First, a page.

Today we’d like to introduce you to Briana Ellis.
Briana, please share your story with us. How did you get to where you are today?
I’m a native San Diegan and am in LOVE with my city. I first wanted to become an architect after visiting Balboa Park as a kid. Looking back at my childhood, it seems inevitable that I would end up owning my own architecture firm. When I wasn’t drawing houses with crayons or building one for my barbies out of Legos, I was playing “business” with my sister and the neighborhood kids. For instance, we ran a PB and J restaurant out of my parents’ garage where we rolled around serving sandwiches on our roller blades. Another time, we built an office out of one of our dad’s old workbenches and held meetings in the cul-de-sac with clipboards and markers.
I received my degree in architecture from Cal Poly Pomona and have spent the past ten years working for a handful of firms in Southern California. Last year, I left my high-level position as an associate to start my own practice. Being a female in this industry can be difficult and not many of us make it to the top of the ladder for a number of reasons. I’m excited not only to be helping increase the number of women-owned firms but to help support other women in the industry, whether as my employee or my colleague.
Has it been a smooth road?
The construction industry doesn’t quite know what to make of a woman in the field. I have experienced overt sexism, but also more subtle forms where it is clear people are trying their best, but have strong prejudices, including from other women. My advice for women who are just starting out in the industry would be-
Know your worth and be confident in your abilities. You will get tested ten times as much as a man of the same experience level. While this may make you question yourself, it ultimately makes you a stronger professional because you can’t fly under the radar. You have to know your stuff and prove it often. When you feel like you’re being treated differently based on your gender, remind yourself that you have what it takes and then respond with that confidence. Getting upset or reacting, while it feels justified, will reinforce someone’s prejudice and will ultimately hold you back.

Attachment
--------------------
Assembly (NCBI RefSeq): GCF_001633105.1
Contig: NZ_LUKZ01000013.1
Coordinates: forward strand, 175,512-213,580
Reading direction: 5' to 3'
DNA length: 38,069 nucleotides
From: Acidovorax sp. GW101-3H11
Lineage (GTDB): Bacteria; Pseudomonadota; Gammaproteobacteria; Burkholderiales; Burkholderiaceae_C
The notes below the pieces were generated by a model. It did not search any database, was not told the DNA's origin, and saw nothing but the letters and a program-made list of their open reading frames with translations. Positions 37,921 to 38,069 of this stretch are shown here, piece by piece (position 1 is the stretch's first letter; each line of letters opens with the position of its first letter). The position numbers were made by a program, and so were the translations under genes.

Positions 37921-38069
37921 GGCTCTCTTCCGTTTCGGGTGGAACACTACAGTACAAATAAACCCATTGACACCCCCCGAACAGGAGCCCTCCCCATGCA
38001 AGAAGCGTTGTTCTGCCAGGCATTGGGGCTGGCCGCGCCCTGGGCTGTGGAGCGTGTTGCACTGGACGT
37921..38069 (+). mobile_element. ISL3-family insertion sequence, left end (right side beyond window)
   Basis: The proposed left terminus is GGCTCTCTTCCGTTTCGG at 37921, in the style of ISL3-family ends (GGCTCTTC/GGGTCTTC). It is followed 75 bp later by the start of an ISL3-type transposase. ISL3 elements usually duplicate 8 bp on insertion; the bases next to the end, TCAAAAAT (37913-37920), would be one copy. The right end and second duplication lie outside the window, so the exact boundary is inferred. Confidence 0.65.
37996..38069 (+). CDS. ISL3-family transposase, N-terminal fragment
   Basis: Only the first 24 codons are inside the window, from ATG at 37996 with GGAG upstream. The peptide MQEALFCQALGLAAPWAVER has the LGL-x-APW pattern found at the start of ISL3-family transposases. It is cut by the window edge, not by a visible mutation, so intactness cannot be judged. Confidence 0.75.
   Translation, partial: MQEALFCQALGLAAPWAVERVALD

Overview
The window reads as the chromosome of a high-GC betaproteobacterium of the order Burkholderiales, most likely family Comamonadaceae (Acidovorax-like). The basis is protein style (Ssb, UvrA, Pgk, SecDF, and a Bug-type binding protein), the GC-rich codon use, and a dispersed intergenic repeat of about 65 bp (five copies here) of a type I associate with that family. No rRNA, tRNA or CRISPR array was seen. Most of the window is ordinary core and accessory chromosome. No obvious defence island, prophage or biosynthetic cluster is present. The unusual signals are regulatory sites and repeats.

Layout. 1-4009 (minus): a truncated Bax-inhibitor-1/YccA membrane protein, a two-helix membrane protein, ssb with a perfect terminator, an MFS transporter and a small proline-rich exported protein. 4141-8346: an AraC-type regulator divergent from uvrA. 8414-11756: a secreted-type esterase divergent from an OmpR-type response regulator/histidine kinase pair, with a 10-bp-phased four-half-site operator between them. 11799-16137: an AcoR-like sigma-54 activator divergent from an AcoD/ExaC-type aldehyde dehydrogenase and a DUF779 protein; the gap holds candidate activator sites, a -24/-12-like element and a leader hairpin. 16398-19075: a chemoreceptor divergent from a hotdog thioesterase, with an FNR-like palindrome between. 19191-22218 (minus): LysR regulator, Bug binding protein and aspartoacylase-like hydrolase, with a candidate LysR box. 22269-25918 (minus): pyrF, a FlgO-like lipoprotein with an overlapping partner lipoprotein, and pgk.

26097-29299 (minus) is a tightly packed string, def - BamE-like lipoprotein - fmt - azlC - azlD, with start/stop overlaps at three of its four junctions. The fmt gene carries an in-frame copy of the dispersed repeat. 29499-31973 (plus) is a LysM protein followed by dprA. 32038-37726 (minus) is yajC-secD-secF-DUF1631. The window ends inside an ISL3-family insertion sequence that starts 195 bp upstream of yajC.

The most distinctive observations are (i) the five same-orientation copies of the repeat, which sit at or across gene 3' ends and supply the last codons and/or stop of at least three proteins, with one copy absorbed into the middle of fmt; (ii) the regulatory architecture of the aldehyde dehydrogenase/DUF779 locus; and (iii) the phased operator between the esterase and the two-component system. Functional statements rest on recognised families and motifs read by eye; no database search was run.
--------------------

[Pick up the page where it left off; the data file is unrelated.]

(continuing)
DO speak up when someone offers you an opportunity you may not feel ready for. We as women tend to play it conservatively, and as a result, opportunities are given to others. Trust that you were presented that chance for a reason and that you will learn on the fly. Never be afraid to ask for help.
So, as you know, we’re impressed with Ritual Architecture – tell our readers more, for example, what you’re most proud of and what sets you apart from others.
I have a few different types of clients I serve. Some are families looking for a custom home that reflects their lifestyle. Others are developers or landowners ready to build small urban infill projects (think a few stylish apartments above a boutique or cafe). Small urban infill projects are the answer to the region’s housing crisis -in my opinion- and I love being a part of the solution. One niche I am excited about expanding is that of retail and corporate tenant improvements– again, a fancy word for shops, restaurants, and offices. I really enjoy getting to know the company’s brand and finding unique ways to reflect that brand identity in their space. I
I think what sets me apart professionally is my method of working with clients. It resonates with people who may otherwise not connect with other architects. I don’t necessarily have a signature aesthetic style, but rather a “designer’s mind”. I work to extract a client’s desires, goals, and style and combine that with what I know to be timeless strategies based on who we are as humans– what we need to feel comfortable, stimulated, nurtured, inspired… That’s actually where my brand concept originated from: how can the buildings we design support and enhance the daily rituals that comprise our lives?
Who have you been inspired by?
I am inspired by early female architects like Julia Morgan and Lilian Rice. They were bold and principled. They practiced architecture alongside men like Frank Lloyd Wright and held their own. I can’t imagine how much resistance they faced and I am so grateful to them for paving the way.
Another woman who inspired me is my mother. As a dancer, she showed me and my sister what it was like to earn a living via your creative talents. She also taught us that it was possible to be an accomplished professional and a present, engaged mother. She is the voice in my head when I am doubting myself. “Make it happen.”
- Website: ritualarchitecture.com
- Phone: 619-786-4356
- Email: firstname.lastname@example.org
- Instagram: ritualarchitecture
Meg Marie Photography